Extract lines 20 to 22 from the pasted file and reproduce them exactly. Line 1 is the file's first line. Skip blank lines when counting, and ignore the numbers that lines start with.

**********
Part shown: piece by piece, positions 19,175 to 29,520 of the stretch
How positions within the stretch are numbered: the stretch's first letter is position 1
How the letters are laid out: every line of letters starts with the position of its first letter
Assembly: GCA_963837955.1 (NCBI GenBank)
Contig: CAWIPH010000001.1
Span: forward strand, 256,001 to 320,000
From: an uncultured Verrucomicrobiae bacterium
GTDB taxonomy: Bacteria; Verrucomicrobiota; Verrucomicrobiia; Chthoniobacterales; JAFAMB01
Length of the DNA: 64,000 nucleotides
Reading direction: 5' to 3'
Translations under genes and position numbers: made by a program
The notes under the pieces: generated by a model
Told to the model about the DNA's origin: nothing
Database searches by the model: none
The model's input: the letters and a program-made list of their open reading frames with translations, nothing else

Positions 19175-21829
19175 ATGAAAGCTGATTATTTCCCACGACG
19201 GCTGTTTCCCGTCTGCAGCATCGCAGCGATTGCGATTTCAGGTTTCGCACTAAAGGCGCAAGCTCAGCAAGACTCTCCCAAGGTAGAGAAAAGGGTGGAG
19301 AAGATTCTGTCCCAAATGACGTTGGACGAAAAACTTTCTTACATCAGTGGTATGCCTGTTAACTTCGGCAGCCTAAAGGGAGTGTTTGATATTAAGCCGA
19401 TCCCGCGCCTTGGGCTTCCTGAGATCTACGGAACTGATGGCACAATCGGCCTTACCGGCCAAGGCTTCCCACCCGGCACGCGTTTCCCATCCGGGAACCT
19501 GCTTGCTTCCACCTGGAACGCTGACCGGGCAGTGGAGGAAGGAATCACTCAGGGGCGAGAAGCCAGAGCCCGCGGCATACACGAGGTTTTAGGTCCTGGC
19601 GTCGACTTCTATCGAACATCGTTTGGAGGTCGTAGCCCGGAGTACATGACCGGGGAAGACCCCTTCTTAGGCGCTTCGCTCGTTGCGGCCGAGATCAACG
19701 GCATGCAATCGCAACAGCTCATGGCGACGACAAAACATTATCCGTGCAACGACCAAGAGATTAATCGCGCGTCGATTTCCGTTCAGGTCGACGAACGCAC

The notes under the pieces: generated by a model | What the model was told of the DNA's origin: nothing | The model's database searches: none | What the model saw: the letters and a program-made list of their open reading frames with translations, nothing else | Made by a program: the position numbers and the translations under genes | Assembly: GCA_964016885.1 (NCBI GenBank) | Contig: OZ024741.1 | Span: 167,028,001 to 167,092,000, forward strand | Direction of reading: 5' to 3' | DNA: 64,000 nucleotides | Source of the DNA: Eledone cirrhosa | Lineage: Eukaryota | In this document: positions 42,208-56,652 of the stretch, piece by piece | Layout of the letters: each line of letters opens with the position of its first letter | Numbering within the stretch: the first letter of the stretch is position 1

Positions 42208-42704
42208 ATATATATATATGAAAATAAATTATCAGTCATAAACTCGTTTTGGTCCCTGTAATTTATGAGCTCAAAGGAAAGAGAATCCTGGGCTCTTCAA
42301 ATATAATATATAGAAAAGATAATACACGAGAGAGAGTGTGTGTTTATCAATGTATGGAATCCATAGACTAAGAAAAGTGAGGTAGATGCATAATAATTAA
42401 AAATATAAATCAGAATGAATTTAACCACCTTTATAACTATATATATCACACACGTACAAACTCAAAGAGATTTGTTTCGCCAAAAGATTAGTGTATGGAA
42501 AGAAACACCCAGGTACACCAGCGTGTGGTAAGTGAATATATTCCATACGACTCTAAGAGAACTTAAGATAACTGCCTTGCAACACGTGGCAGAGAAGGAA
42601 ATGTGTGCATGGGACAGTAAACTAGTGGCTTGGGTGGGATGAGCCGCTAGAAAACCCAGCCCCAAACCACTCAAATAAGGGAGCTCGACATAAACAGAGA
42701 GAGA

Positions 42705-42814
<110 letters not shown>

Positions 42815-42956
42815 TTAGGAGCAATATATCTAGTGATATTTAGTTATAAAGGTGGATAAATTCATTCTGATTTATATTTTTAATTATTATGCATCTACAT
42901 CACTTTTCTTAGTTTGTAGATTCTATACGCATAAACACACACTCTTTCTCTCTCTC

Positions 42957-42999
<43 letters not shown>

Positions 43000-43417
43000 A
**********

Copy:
19401 TCCCGCGCCTTGGGCTTCCTGAGATCTACGGAACTGATGGCACAATCGGCCTTACCGGCCAAGGCTTCCCACCCGGCACGCGTTTCCCATCCGGGAACCT
19501 GCTTGCTTCCACCTGGAACGCTGACCGGGCAGTGGAGGAAGGAATCACTCAGGGGCGAGAAGCCAGAGCCCGCGGCATACACGAGGTTTTAGGTCCTGGC
19601 GTCGACTTCTATCGAACATCGTTTGGAGGTCGTAGCCCGGAGTACATGACCGGGGAAGACCCCTTCTTAGGCGCTTCGCTCGTTGCGGCCGAGATCAACG